Complaints had reached a feverish pitch. The elders of Israel stared at Moses as mutinous imaginations bubbled to the surface of the minds. Some younger men in the crowd, with their feet, loosened fist-size rocks with from their earthy bed. A few of them already wielded stones with white-knuckled grasp. Moses felt their gaze burrowing into his back, and their complaints filled his ears. All Moses could think was, water from a rock? Nevertheless, he trusted Yahweh’s instructions.
After wiping the sweat from his brow, Moses stretched the rod of God to the heavens bringing it down on the rock with an echoing crack. The mob of mad Hebrews winced at the deafening blow. The murmuring slowly halted. In the silent moment, the sound of water grew from a faint trickle to a gushing crescendo of living water. God had given the provision of water from the unlikeliest source. Life-sustaining water flowed from a rock.
In 1 Corinthians 10:4, Paul affirms that the rock “was Christ.” Who would have considered a carpenter born of seeming scandal in Bethlehem, raise a Nazarene, would build a bridge to glory? Can anything good come from Nazareth? Jesus of Nazareth was struck for us. From His suffering, flows living water for all that believe. Some may wonder why God chose this method, but He delights in using the unlikeliest means to accomplish His will. Have you drunk from the Fount, which is Christ?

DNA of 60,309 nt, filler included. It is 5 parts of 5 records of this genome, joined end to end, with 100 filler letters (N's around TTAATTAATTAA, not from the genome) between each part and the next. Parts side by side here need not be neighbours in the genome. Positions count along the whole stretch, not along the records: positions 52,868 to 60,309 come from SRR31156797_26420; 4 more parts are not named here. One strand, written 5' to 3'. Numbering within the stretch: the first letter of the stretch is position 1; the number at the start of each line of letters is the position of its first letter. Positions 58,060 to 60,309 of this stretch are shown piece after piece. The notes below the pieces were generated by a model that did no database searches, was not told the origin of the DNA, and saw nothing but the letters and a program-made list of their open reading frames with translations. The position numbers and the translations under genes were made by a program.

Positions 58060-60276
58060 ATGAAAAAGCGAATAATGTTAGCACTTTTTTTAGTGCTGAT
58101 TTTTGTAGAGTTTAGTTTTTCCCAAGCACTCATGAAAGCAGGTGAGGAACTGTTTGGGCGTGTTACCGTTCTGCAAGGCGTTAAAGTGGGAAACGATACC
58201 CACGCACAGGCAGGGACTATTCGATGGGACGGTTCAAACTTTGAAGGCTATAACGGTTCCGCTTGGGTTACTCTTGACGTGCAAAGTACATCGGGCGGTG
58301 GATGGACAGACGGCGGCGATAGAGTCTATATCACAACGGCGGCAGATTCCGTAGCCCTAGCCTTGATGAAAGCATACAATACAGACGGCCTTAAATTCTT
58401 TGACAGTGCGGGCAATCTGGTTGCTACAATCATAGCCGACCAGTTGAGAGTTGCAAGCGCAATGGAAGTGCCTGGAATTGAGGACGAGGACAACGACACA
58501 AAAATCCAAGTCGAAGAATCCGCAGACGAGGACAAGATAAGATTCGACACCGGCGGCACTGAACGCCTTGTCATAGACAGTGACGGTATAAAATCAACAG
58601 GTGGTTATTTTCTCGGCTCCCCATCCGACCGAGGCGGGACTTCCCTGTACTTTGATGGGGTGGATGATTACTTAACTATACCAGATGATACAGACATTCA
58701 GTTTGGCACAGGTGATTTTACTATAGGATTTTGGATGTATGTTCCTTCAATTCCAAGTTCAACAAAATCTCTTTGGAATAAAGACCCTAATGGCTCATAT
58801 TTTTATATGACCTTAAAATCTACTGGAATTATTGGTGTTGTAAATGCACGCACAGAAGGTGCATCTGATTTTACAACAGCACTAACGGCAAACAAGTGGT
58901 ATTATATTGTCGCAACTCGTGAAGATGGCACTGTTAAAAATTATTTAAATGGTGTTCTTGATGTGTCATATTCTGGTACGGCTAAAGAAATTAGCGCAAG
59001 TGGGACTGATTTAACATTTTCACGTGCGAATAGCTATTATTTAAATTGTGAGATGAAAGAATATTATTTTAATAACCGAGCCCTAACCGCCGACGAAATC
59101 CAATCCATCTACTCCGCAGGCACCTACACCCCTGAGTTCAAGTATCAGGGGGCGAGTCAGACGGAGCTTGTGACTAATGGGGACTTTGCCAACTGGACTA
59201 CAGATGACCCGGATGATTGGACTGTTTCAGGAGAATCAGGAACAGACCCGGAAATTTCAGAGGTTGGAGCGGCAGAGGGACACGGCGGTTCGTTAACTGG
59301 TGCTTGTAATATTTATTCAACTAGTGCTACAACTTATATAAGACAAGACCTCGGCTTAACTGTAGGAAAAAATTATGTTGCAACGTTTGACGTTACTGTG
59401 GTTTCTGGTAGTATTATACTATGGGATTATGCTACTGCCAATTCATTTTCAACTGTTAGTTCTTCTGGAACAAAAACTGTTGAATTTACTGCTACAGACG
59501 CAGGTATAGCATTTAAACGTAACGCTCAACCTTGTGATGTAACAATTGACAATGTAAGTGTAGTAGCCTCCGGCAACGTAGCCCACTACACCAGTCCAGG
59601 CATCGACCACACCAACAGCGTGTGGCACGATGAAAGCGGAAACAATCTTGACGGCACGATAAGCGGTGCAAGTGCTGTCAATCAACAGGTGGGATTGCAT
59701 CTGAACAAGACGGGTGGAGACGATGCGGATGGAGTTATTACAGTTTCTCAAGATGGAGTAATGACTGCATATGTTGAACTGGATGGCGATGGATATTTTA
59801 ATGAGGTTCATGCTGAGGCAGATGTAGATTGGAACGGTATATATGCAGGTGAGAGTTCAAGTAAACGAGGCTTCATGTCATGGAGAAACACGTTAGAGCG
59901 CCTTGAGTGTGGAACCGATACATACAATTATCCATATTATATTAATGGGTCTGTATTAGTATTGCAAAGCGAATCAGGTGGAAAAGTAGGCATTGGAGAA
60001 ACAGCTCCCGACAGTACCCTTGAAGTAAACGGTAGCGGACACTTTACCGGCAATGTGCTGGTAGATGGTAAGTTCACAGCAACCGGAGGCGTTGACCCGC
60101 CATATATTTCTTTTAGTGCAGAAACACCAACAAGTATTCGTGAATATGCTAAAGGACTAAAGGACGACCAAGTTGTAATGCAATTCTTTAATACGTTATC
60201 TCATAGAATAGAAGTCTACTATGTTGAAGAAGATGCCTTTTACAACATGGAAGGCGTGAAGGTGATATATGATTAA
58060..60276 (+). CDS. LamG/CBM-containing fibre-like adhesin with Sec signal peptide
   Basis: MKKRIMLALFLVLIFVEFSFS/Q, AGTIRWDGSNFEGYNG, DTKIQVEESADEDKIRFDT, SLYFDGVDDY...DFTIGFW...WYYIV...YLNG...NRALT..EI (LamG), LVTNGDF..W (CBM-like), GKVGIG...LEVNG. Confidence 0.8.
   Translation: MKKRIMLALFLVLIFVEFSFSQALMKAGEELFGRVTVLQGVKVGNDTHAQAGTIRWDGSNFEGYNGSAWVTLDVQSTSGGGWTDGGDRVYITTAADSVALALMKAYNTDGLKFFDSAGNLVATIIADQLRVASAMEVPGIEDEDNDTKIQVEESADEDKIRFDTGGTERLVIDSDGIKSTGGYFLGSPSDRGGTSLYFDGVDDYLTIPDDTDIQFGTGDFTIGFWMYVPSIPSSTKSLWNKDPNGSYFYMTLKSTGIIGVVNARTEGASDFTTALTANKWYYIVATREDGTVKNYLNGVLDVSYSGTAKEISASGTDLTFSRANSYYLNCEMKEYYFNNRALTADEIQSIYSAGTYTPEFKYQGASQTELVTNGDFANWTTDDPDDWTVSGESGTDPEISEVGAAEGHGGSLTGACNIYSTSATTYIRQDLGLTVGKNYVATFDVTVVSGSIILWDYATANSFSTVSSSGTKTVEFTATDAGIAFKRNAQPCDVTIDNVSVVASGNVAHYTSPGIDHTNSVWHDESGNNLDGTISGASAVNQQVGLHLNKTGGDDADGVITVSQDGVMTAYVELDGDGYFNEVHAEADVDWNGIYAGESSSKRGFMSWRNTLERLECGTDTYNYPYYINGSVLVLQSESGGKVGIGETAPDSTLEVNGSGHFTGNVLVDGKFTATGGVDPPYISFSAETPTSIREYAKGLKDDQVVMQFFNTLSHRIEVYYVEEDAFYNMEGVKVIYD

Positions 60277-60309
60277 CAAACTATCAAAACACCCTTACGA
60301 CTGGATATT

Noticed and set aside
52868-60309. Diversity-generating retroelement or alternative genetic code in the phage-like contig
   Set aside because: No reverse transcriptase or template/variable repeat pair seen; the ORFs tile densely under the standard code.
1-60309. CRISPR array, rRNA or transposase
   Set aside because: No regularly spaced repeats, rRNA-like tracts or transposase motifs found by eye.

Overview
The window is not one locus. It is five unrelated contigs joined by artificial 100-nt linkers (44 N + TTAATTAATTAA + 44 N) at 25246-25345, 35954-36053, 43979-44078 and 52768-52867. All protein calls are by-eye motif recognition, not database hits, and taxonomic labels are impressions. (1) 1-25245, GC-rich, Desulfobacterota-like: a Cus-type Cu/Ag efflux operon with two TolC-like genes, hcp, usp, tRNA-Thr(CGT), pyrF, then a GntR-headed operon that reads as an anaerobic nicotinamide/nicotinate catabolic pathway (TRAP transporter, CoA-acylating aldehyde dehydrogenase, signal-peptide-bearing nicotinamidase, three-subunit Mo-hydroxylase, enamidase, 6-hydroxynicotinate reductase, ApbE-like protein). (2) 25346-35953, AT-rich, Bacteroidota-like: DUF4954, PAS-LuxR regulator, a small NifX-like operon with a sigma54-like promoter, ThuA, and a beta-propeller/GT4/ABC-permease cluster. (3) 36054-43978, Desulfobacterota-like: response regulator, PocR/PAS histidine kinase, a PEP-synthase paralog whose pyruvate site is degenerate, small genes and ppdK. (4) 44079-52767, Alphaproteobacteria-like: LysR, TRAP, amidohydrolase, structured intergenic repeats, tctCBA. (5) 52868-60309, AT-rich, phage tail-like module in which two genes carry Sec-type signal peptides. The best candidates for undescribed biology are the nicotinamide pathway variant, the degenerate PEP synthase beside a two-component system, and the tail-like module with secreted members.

Lord, thank you for Christ’s sacrifice. Help me to realize today that my help may come from the unlikeliest source. In Jesus Name, Amen.
In the Word Together is a devotional blog series based on the Narrative Lectionary that aims to aid in daily devotions. Unless stated, all posts are written by Kevin W. Bounds. Necessary attributions are as follows:
The entire Israelite community departed from Elim and came to the Wilderness of Sin, which is between Elim and Sinai, on the fifteenth day of the second month after they had left the land of Egypt. 2 The entire Israelite community grumbled against Moses and Aaron in the wilderness. 3 The Israelites said to them, “If only we had died by the Lord’s hand in the land of Egypt, when we sat by pots of meat and ate all the bread we wanted. Instead, you brought us into this wilderness to make this whole assembly die of hunger!”
4 Then the Lord said to Moses, “I am going to rain bread from heaven for you. The people are to go out each day and gather enough for that day. This way I will test them to see whether or not they will follow my instructions. 5 On the sixth day, when they prepare what they bring in, it will be twice as much as they gather on other days.”
6 So Moses and Aaron said to all the Israelites: “This evening you will know that it was the Lord who brought you out of the land of Egypt,7 and in the morning you will see the Lord’s glory because he has heard your complaints about him. For who are we that you complain about us?” 8 Moses continued, “The Lord will give you meat to eat this evening and all the bread you want in the morning, for he has heard the complaints that you are raising against him. Who are we? Your complaints are not against us but against the Lord.”